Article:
How to Do a Reverse Image Search3:44 with Chris Zabriskie
Found a photograph online that you'd like to use on your site, but not sure where it came from or who took it? Or are you a photographer who wants to know where your work is being posted? In this Treehouse Quick Tip, we'll learn how to do a reverse image search using Google Images and TinEye.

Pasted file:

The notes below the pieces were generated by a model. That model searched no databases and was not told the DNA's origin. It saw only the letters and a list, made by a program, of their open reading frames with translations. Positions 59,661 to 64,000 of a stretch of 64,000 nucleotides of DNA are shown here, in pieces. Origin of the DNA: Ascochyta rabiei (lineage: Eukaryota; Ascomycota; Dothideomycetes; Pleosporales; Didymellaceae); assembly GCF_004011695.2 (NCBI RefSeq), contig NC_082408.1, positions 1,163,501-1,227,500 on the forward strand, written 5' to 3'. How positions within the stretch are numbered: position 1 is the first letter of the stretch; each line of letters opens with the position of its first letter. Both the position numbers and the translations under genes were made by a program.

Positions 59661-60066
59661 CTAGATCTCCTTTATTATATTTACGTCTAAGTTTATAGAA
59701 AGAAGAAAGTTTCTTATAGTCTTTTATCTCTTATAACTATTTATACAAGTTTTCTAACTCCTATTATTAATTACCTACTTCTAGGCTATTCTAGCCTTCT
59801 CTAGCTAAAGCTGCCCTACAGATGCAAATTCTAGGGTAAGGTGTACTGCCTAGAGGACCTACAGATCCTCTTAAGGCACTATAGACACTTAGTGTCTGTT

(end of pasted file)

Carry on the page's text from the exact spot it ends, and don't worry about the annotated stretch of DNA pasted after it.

[Treehouse Presents - Quick Tips: How to Do a Reverse Image Search with Chris Zabriskie] 0:00 Hi, I'm Chris. And in this Treehouse Quick Tip, we're going to learn how to do a reverse image search. 0:05 I'm sure you've all used Google Images to find images before. 0:10 Let's look up my favorite band, The Monkees. Yeah, there's plenty of photographs there. 0:13 So Google Images is great for finding photographs, but what if you have a photograph and you don't know where it's from? 0:17 Let's look up a picture of a butterfly. So we have a bunch of pictures of butterflies here. 0:23 We want to use one for our site. This one looks nice. And we see it's from a blog—this blogspot here for Davao CIty. 0:29 I don't know how to pronounce that, but it looks like a nice place—got a butterfly house. 0:38 Are we sure we're actually able to use this picture on our site? 0:43 There's a few ways we can do this. Google Images lets us reverse image search. 0:47 So I've saved the picture over here on my desktop. I'm going to drag it and drop it just like that. 0:51 It's going to upload it to their servers, and it's going to look for it. Hey, that is a monarch butterfly. 0:57 Google Images is also a great way to identify butterflies. 1:01 So this tells me what it is, and it also gives me a bunch of pages that have this image on them. 1:05 But it's still kind of tough to tell where this actually came from. So let's head over to a site called tineye.com. 1:09 Here we can do sort of the same thing. Drag the butterfly over, it's going to give it a look, and it found all sorts of stuff for us. 1:16 The top one here is from Wikipedia. As you can see, it's been used on a lot of other blogs, as well. 1:25 But let's take a look at Wikipedia here, and we'll find this is actually part of a picture that's hosted at Wikimedia Commons. 1:31 And we can see here the photo's licensed under a Creative Commons Attribution-Share Alike license, 1:39 and some more details about the photo are up here. 1:45 Stand-alone version right here. Fantastic. Oh that's a nice, big one. 1:49 Let's do this one more time and search for The Monkees again. 1:54 Let's try and find this picture. Now it's at a website called 8notes.com. I'm not sure what that is. 1:59 But we're going to copy this, go back to TinEye, paste the URL here. 2:05 Let's see if we can use this picture of The Monkees. Well, best match, first result is Getty Images. 2:10 Now Getty Images is royalty free for the most part. Stock photography, repository—one of the largest in the world. 2:17 And it looks like this photo is not cool for us to use, unless we actually pay for it. 2:25 Let's see. Hey—$49, 3 month. 2:31 Forty-nine dollars for 3 months? Maybe this is something we want to license if we're writing a blog post about The Monkees. 2:36 But either way, this is not Creative Commons licensed. 2:41 So if you've got a photograph you want to use on your website or in your other project and you're not quite sure where it came from, 2:44 Google Images or TinEye are great resources for digging a little bit deeper into an image's history. 2:50 Now not every reverse image search is going to be quite that easy. 2:55 You may have to do some real research into trying to find something. 2:58 But never assume that just because you can't find where something originally came from, means that it's okay for you to use. 3:02 Chances are it's copyrighted, and you should treat any photo you find randomly online as something that is protected 3:08 and not able to be used in your project. 3:14 There are, of course, lots of places online to find Creative Commons and other freely licensed photos. Flickr is a great one. 3:16 If you go to Flickr and type in flickr.com/creativecommons—there it is—you'll find all sorts of images that are free for you to use 3:23 in your projects, as long as you're following the very simple licensing terms. 3:31 But no matter what photos or images you're using, be sure you have the proper permission or license to use it. 3:35 And when in doubt, a quick reverse image search should help you out. 3:40
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